When setting up an image processing system based on a USB 3.0 camera, the way that the various components interact is crucial and needs to be taken into account. Because of this, Daheng Imaging, for instance, has tested every accessory part in tandem with their camera models and only sells them after they pass these tests. Any restrictions that emerge from the way the accessories and camera interact will be noted, and these parts won't be sold with the camera unless those restrictions are made very clear. The main benefit of this is that when utilizing standardized accessories in their systems, users can count on stability and dependability.

As mentioned in the previous section, careful selection of components is necessary for a USB 3.0 image processing system because of the critical interactions amongst them. The parts listed below are those that require extra care.

USB3 Vision cables

Different from standards like GigE Vision or CameraLink, USB3 Vision specifies cable connections and the essential requirements for cables that are compatible. The maximum cable length is established by calculating the ratio of the high-frequency characteristics and the relationship between the maximum cable length and the copper wire thickness prior to the USB 3.0 voltage drop.

Depending on the use or application, USB3 camera cables must meet a variety of technical requirements. On the side of the camera, a screw-down USB 3.0 Micro B plug is used; on the PC or hub side, a USB 3.0 Standard A plug is used. Given the similarities between the USB 2.0 jack and the USB 3.0 Standard A plug, specific symbols or a blue tag are used to indicate the presence of USB 3.0 functionality on the plug or jack.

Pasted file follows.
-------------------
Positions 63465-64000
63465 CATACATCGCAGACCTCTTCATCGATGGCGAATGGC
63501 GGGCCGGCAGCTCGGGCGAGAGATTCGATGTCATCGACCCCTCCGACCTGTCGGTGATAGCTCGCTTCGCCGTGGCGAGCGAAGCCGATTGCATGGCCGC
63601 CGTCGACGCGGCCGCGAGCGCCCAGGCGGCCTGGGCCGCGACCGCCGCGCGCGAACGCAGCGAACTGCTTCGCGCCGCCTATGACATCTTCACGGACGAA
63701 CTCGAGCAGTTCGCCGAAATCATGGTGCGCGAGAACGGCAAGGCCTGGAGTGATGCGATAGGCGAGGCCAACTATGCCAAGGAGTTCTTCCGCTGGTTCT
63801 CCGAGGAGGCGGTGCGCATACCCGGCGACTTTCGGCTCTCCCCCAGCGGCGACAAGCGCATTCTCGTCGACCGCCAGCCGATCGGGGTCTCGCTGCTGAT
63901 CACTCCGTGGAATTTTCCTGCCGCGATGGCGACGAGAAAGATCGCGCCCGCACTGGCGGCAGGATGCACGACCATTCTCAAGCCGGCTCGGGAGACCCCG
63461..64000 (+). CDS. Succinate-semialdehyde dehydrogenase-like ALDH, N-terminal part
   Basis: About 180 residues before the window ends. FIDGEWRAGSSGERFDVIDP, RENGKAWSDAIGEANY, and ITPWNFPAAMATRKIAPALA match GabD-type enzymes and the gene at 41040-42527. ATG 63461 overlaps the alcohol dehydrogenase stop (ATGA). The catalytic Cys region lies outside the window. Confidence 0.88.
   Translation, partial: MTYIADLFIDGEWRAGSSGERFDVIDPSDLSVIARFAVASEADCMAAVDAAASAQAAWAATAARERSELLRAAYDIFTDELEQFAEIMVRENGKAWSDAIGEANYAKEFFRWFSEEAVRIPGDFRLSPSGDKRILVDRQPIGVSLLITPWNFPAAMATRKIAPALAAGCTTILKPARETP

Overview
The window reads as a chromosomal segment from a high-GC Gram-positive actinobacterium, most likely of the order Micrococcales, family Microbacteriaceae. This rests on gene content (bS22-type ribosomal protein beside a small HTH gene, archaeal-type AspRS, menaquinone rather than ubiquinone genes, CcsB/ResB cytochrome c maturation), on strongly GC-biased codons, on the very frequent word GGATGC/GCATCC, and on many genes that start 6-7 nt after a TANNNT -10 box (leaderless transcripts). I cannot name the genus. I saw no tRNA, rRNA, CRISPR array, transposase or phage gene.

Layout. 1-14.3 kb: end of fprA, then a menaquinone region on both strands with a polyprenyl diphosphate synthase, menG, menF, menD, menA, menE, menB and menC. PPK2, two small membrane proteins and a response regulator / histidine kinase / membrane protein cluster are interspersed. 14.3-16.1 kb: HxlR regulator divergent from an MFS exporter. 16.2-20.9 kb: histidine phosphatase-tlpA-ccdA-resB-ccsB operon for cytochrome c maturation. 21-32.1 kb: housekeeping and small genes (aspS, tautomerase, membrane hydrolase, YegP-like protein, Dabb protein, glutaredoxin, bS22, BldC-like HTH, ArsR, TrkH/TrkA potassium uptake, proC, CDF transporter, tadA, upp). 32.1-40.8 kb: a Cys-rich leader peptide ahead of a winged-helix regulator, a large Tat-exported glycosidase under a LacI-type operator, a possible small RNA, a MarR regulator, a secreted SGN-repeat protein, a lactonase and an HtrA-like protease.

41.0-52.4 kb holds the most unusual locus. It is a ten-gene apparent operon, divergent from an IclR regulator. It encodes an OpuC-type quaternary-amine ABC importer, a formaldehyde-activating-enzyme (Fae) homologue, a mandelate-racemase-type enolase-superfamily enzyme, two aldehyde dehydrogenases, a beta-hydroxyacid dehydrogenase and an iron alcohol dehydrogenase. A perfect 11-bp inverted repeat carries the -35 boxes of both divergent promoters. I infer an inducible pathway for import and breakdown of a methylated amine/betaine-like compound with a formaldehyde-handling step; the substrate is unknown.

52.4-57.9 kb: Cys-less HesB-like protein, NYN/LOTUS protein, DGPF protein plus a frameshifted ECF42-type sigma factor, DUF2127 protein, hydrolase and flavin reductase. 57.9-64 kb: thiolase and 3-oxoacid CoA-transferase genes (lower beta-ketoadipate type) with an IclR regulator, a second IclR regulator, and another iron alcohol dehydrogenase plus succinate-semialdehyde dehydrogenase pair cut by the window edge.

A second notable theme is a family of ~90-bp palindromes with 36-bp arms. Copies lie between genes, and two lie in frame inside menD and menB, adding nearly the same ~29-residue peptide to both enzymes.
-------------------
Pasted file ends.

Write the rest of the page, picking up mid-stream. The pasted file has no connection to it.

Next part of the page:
USB3 Vision cable length

It is crucial that the cable's compatibility with USB3 Vision has been thoroughly inspected, regardless of its length. The maximum length for passive cables is 4.5 meters, while the maximum length for active and hybrid cables is 20 meters. However, the latter two types of cables are significantly more costly and are not compatible with GeT cameras. Applications that require a lengthy cable ought to consider GigE cameras. These might be more reasonably priced in that particular situation. Daheng Imaging offers a large selection of cables under accessories and certifies and tests its products.

Host Adapter

The different type of motherboard chipset and USB 3.0 chipset that are used dictate how much USB 3.0 bandwidth is available. There is always the option to use USB 3.0 to connect your cameras to motherboards. PCI Express cards can be installed in cases where integrated USB 3.0 connections are not available. GeT Cameras advises using USB3 PCI express adapters, which are available on our website under accessories, to utilize the most bandwidth possible.